As we return from crazy internet rage land to the real world, where numbers talk and bullshit walks, it’s pretty obvious the Xbox One pre-order numbers were not as competitive with PS4 as expected, damaged by their complete mishandling of the Xbox One DRM/Used Games PR campaign and the $100 price difference. As the proprietor of this website, I have insights into pre-order numbers and can confirm that the PS4 had a distinct advantage. If only Microsoft had been able to properly explain why it’s always connected plan was more beneficial than unrestricted used game trades, or even perhaps, make it optional, things would have gone differently.
On the CAGcast, we’ve always agreed that there was no way Sony or Microsoft would allow its competitor to be completely open to used games, while they themselves would be restricted. The value of having an “All Buying/Selling/Trading OK!” check-box on their product comparison sheet far outweighs the risks of upsetting customers and unraveling an economy that may or may not be beneficial for console gaming's success. We were proven to be correct when Microsoft recently relented on frequent online authentication check-ins and removed all restrictions on used games. As a consequence, it appears some of the cloud-based sharing features, as well as the always connected, instant-on Apple TV-like features Microsoft had originally planned for the Xbox One are no more.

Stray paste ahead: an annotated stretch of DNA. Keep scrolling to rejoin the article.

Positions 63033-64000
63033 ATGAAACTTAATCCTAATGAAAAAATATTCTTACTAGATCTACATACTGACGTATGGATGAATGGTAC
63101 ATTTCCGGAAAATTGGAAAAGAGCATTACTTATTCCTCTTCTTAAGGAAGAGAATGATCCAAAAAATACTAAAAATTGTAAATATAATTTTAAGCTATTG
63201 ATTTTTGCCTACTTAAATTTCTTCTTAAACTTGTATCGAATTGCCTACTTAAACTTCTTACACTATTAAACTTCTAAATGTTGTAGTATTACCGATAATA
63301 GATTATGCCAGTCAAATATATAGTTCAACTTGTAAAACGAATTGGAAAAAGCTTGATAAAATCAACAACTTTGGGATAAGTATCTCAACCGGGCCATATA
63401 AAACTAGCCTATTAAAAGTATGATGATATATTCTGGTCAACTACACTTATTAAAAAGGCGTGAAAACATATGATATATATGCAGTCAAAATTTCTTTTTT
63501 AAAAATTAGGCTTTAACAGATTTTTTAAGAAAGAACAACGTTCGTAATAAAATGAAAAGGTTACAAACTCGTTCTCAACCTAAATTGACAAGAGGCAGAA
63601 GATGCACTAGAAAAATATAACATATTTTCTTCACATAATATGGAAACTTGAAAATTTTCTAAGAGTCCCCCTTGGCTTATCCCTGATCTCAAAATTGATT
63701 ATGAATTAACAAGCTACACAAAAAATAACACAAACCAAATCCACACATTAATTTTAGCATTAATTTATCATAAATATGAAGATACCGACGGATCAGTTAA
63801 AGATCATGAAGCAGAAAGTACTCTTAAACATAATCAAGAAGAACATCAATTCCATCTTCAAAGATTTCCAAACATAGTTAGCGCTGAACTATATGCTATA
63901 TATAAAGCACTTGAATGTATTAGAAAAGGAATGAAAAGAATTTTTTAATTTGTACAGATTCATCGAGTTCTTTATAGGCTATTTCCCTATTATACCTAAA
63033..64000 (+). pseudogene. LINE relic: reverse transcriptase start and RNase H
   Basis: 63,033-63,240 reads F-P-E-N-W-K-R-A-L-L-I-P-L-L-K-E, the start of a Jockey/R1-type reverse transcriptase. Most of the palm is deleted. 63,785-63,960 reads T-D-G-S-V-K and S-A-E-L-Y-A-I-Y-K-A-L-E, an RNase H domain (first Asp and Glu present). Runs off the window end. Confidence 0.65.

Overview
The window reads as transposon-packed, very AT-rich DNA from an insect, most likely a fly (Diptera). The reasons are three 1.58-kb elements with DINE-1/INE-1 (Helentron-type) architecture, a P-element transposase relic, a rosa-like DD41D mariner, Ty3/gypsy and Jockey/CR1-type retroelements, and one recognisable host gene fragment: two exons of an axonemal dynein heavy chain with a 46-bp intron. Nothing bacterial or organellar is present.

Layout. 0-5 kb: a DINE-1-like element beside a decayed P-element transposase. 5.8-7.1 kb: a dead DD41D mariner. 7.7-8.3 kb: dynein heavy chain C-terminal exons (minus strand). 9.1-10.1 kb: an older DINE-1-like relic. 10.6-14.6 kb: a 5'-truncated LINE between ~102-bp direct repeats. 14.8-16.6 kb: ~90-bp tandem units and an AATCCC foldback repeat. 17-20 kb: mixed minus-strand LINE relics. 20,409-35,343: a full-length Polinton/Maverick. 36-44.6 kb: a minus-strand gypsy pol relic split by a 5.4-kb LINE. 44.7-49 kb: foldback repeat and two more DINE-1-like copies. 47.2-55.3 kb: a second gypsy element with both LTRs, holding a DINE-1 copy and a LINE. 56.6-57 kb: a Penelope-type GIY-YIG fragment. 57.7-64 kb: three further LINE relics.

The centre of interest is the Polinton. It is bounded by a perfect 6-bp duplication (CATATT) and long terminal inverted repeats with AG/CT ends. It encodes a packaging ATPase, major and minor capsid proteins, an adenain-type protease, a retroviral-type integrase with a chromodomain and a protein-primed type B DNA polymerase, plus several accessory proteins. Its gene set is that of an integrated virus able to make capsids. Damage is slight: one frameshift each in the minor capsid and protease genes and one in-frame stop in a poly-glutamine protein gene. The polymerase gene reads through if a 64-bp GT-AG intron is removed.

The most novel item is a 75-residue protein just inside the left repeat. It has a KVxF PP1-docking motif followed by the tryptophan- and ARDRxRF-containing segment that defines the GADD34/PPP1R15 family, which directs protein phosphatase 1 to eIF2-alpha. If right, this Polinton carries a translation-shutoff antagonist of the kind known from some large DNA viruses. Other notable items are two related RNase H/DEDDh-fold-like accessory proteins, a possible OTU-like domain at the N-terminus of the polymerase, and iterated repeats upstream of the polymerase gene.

I have received (often over-the-top) criticism for not being more outspoken on gamer’s rights and an unrestricted used game trade. The simple reason for this is that CAG makes money on the used game business. People buy used games through CAG and we get paid. Also, people come to CAG to trade their games with fellow members, which, leads to more site visits, and indirectly, to more money for CAG. For me to come out strongly for the used game business would be about as meaningful as an GameStop executive doing so. Just like the Big 3, I have no idea what game shopping would look like without these secondary markets, but, I do understand that customers fear uncertainty and I guess it is this fear that produces so much anger.
Did Sony originally intend to restrict used games on PS4? I don’t believe there was any anti-used game publisher consortium so Sony would really have no reason to lock it down. Contrary to popular opinion, there is no solid evidence that the used game business is harmful for the industry. When it became clear the Xbox One would have certain restrictions, going completely unrestricted on used games had to be the right move for Sony. Do you think Sony went this route because they love their customers more than Microsoft, or because they believed this differentiation could help them sell more PS4s? If you believe the former, you’ve learned nothing; go get rejected from multiple business schools.
Microsoft really wanted everyone to like their box. You can be sure it was designed with the purpose of getting as many people as possible to pay $500 for it. If you think the Xbox One was created with the intent to: destroy gaming, destroy used games, steal your secrets, hack your life...basically anything that is not getting you to pay $500 for it, you are mistaken. In a free marketplace, there are no anti-consumer products, only products that succeed, and products that fail. Microsoft made changes in their policies because they feared not doing so would cause the Xbox One to fail. Looking at all this stuff any other way is just a distraction until late November.